“It has been known that spending a lot of time working indoors, especially poorly ventilated ones, exposes workers to a higher risk of to Covid-19 infection. It is important for establishments to ensure adequate and proper ventilation which eliminates contaminated air and is thus a highly effective preventive measure against Covid-19,” said Occupational Safety and Health Center (OSHC) Executive Director Noel C. Binag, CE.
The DOLE’s OSHC and Bureau of Working Conditions developed the recently signed DOLE Department Order No. 224 series of 2020 or the Guidelines on Ventilation for Workplaces and Public Transport to Prevent and Control the Spread of Covid-19. “We cannot overemphasize that these ventilation guidelines must always be implemented together with minimum health protocols such as wearing face masks and face shields, social distancing, and frequent hand washing,” Binag added.
The DO No. 224 recommends maximizing natural ventilation through opening doors and windows in buildings whenever possible and to ensure that the natural air entering the workplace is free of contaminants. If natural ventilation is not possible or is inadequate mechanical ventilation through fans and air conditioning units must be used. The direction of the airflow should be considered in the layout of work stations to avoid person to person viral spread through airborne respiratory droplets.
For air conditioned workplaces the outdoor air supply should conform to the recommended breathing zone ventilation rates for general air dilution and comfort control. The ventilation systems must be run at least 30 minutes before and after the spaces are occupied.
In workplaces that have only local air conditioning units, dilution ventilation may be done by using exhaust fans and using filters with a minimum efficiency reporting value (MERV) of 13 or higher or High Efficiency Particulate Air (HEPA ) filters applicable to the unit. Proper maintenance of the filters must be ensured by following manufacturer recommendations for these devices.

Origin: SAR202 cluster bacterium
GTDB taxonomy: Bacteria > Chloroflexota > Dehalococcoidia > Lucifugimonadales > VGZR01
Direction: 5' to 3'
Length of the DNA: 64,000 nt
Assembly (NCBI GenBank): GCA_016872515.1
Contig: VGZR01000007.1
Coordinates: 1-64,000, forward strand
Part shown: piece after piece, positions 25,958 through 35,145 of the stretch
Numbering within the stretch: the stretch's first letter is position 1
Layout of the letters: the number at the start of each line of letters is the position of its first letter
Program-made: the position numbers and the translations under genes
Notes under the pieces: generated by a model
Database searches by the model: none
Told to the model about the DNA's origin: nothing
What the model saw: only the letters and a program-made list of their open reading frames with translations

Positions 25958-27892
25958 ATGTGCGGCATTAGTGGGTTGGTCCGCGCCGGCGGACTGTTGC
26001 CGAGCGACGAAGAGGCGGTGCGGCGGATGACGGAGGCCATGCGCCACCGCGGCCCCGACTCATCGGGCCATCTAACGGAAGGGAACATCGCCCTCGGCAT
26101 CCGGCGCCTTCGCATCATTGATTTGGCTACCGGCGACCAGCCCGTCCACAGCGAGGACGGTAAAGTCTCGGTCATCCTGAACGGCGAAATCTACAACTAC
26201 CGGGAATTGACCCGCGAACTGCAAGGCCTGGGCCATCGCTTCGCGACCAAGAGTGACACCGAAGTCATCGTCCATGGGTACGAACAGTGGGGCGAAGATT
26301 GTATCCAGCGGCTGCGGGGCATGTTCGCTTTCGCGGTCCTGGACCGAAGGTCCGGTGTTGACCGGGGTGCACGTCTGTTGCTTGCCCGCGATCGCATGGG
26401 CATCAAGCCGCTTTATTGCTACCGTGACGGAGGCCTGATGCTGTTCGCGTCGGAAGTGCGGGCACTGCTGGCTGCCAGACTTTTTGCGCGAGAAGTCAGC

To achieve the required breathing zone minimum ventilation rates, there must be a sufficient number of exhaust fans based on the room volume. Even with air conditioning, it is advised that windows and doors be frequently opened for added air dilution.
A cleaning and maintenance program for mechanical ventilation systems must be implemented. Workers involved in this process must wear appropriate personal protective equipment.
Proper ventilation in restrooms must not be overlooked. Exhaust fans in these areas must be operational and at full capacity whenever the space is occupied. All users must remember to close the lids of toilet bowls before flushing and to refrain from using hand blowers or jet dryers. The acts of flushing and using hand dryers both contribute to
dispersion of contaminants inside the restroom.
“Riding shuttles can also be an opportunity for exposure to Covid-19 so please do not let your guards down and practice safety and health protocols all the time,” Binag added. Aside from the required wearing of PPEs the following must be implanted inside vehicles: one-seat apart distance, prohibition of eating, drinking, talking and answering calls, and checking passengers for Covid-19 symptoms. This Guidelines also recommend access to open air and opening windows by at least three inches during travel time whenever possible. It also requires regular maintenance of filters of vehicle air conditioning units and regular disinfection of the vehicles before and after each trip.
Checklists for both non-air conditioned and air conditioned workplaces were also provided in the guidelines which can be used by safety officers to assess the quality of ventilation in their workplaces.